Gay Marriage Faces Next Court Test, C-Span To Cover Live
Later today, the legal fight over same-sex marriage will face it’s biggest court test yet as the 9th Circuit Court of Appeals hears oral argument in the case that declared California’s Proposition 8 unconstitutional:
SAN FRANCISCO — It has been more than two years since voters outlawed same-sex marriage with a ballot initiative in California, and it may be two more before the legality of that measure — Proposition 8 — is finally decided, most likely by the Supreme Court.
On Monday, however, the two sides in the debate will lock horns at the highest legal level yet, when a federal challenge to the law filed by two gay couples is heard by a three-judge panel of the United States Court of Appeals for the Ninth Circuit in San Francisco.
But the lawyers involved expect few surprises when it comes to arguments.
“A lot of the stuff is going to be repeated,” said Jordan Lorence, senior counsel for the Alliance Defense Fund, a conservative legal group that has helped defend Proposition 8. “But what I hope is that it will not be the one-sided presentation of the facts the district court had in its opinion.”
That opinion was issued in August by Judge Vaughn R. Walker, who said that Proposition 8 was unconstitutional and in violation of the principles of due process and equal protection. The measure has remained in effect as the higher appellate court considers it.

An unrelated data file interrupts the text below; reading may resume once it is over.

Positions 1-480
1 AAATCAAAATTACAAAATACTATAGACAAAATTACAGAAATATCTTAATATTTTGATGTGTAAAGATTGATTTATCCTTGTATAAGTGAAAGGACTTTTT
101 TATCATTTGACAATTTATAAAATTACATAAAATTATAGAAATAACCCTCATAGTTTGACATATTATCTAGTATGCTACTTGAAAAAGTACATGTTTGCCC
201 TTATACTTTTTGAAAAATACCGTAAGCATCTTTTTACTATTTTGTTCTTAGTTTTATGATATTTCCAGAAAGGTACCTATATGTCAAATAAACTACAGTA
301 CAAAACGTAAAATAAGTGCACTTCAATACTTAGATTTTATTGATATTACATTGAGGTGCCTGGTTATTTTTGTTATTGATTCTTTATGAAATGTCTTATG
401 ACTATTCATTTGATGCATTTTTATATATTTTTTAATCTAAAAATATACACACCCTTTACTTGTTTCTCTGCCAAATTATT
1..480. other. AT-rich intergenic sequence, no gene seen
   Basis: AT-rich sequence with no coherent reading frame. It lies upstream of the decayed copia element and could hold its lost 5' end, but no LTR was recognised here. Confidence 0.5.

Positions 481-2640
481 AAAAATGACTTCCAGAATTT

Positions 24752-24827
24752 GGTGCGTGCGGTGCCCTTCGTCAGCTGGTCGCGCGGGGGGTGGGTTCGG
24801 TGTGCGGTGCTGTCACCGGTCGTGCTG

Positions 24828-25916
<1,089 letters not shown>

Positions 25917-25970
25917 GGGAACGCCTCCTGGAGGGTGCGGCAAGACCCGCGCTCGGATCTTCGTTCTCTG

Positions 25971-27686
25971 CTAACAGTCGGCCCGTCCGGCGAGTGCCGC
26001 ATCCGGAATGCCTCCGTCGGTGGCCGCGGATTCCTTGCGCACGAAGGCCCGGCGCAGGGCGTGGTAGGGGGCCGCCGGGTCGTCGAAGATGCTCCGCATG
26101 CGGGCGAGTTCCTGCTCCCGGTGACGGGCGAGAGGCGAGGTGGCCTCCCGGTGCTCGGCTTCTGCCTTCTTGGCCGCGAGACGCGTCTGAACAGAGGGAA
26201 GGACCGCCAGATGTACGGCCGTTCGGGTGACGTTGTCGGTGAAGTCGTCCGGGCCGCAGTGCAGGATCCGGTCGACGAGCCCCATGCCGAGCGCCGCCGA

The hearing on Monday will unfold in two parts and cover two issues. The first is the question of legal standing: the major defendants in the case — Gov. Arnold Schwarzenegger and Attorney General Jerry Brown — have opted not to defend the measure, leaving the defense to groups like Mr. Lorence’s.
The judges will spend the second part of Monday’s hearing on the actual legality of Proposition 8. Opponents have argued — and Judge Walker agreed — that voters had no legitimate state interest in defining marriage as exclusively between a man and a woman, and provided more than a dozen witnesses during testimony in January to back up their case. Supporters of the measure offered two witnesses.
Most unusually for a Federal Court proceeding, the full argument will be broadcast live on C-Span beginning at 10am Pacific (1pm Eastern) today. If nothing else, it’s an opportunity to see David Boies and Ted Olson, two of the best appellate lawyers in America, in action.